The Mudcat Café TM
Thread #4018   Message #520002
Posted By: GUEST,John Garst
02-Aug-01 - 06:23 PM
Thread Name: Origins: John Henry
Subject: RE: The origins of john Henry
The Alabama connection needs more work, and I have starting on that project. Here's what I've found so far.

Guy Johnson's "Cruzee/Cursey" Tunnel in Alabama, which he nor anyone else has located until now, is really the Coosa Tunnel, which was constructed 1886-88 by Columbus and Western Railway line, who were completing the rail connection between Columbus, GA, and Birmingham, AL. Note how close "C&W" is to "C&O." Some of Johnson's informants mentioned Oak Mountain Tunnel, which is on the same line just north (2 miles?) of the Coosa Mountain Tunnel, just as they said. These locations are east and a bit south of Birmingham.

Red Mountain, also mentioned by these informants, is nearby, too. It is just east of Birmingham, and I suspect that the C&W might have tunneled there, too, although I haven't confirmed this yet.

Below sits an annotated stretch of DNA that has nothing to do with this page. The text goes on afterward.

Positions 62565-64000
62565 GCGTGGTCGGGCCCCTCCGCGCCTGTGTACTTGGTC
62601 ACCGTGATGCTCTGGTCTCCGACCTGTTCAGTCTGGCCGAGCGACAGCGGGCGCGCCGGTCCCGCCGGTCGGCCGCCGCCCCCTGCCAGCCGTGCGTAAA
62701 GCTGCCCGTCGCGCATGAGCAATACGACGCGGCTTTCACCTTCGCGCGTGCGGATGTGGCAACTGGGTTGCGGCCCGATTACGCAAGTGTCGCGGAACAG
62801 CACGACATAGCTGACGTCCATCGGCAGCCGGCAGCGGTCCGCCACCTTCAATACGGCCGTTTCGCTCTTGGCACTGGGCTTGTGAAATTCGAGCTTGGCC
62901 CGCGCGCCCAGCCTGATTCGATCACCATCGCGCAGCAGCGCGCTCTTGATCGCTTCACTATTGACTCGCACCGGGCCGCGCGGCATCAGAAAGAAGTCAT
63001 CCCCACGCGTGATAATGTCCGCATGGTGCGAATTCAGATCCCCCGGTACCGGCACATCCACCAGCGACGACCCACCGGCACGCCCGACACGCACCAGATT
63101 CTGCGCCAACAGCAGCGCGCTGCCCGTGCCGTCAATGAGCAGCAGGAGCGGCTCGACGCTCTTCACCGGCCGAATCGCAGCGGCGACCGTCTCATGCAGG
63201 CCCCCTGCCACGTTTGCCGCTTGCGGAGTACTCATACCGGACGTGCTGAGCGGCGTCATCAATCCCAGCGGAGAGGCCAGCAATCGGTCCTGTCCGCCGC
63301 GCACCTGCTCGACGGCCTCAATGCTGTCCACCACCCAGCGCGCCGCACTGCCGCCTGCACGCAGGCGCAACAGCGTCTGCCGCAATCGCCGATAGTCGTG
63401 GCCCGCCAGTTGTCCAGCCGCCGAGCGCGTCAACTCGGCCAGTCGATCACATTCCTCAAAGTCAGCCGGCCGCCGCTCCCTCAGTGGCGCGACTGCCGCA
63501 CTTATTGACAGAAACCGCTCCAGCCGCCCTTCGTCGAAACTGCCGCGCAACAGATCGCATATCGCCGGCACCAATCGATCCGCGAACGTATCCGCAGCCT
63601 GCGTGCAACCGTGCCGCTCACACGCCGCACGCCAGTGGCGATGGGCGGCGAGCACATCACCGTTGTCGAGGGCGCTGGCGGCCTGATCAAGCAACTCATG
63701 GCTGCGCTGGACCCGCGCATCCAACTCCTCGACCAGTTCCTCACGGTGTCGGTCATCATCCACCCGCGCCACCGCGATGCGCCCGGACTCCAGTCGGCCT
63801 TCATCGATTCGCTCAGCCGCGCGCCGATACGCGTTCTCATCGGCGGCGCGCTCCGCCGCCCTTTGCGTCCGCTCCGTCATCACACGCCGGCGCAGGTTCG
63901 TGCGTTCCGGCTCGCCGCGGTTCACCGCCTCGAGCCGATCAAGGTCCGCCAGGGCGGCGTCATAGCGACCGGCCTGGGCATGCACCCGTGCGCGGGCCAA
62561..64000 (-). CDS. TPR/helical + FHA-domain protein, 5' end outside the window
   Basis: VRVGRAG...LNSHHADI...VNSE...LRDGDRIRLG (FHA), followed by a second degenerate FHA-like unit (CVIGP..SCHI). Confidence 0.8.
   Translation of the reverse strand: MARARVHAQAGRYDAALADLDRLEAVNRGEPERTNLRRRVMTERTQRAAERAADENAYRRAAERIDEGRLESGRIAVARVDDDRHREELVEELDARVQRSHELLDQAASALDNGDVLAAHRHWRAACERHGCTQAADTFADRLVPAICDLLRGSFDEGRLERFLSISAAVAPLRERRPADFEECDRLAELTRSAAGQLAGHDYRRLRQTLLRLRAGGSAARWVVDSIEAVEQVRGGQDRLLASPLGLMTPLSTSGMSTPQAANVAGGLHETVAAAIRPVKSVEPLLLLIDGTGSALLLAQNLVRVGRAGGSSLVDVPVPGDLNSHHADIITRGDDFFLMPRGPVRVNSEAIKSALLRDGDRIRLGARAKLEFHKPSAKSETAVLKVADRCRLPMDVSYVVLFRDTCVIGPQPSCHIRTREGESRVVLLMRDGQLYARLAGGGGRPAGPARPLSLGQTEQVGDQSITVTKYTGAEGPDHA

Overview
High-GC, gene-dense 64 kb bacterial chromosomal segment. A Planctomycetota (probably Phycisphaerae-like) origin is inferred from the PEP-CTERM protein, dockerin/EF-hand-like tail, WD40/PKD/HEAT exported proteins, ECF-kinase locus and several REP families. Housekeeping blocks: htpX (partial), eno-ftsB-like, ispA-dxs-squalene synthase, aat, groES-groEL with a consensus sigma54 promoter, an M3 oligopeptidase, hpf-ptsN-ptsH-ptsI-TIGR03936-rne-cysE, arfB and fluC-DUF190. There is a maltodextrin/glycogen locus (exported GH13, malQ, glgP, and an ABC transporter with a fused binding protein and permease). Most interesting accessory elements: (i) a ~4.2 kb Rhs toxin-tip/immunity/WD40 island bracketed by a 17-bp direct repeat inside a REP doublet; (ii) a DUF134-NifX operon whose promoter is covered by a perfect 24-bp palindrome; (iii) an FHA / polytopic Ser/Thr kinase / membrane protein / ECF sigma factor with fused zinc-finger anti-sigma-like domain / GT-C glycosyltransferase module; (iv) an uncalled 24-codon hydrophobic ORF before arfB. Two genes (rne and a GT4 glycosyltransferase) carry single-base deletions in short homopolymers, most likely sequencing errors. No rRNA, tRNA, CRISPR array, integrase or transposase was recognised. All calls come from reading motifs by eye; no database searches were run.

The Blankenship broadside was recovered in the mid-1920s from a woman living in Rome, GA. According to a white pages search, there are 26 Blankenships now living in Rome (with telephones). I don't yet know whether or not any of these are related to W. T. Blankenship, who produced the broadside of John Henry. Rome is less than 100 miles northeast of Coosa and Oak Mountain Tunnels.

One of the Alabama informants claimed that there was a crowd of about 500 standing around watching the competition. If that were so, then I believe that it would have been covered in local newspapers. I intend to launch a search soon of Birmingham and vicinity newspapers (and Rome newspapers).

As for Big Bend Tunnel in WV, I think it significant that that intensive searches for John Henry there failed. Those who still favor that location have to ignore a tremendous number of negative reports and inconsistencies among the second/third/fourth-hand positive ones. I think that the Big Bend possibility has been dead ever since the investigations of Johnson and Louis Chappell.

Alabama hasn't failed, at least yet, so I think that it should be considered the favorite possibility at this time.

John Garst garst@chem.uga.edu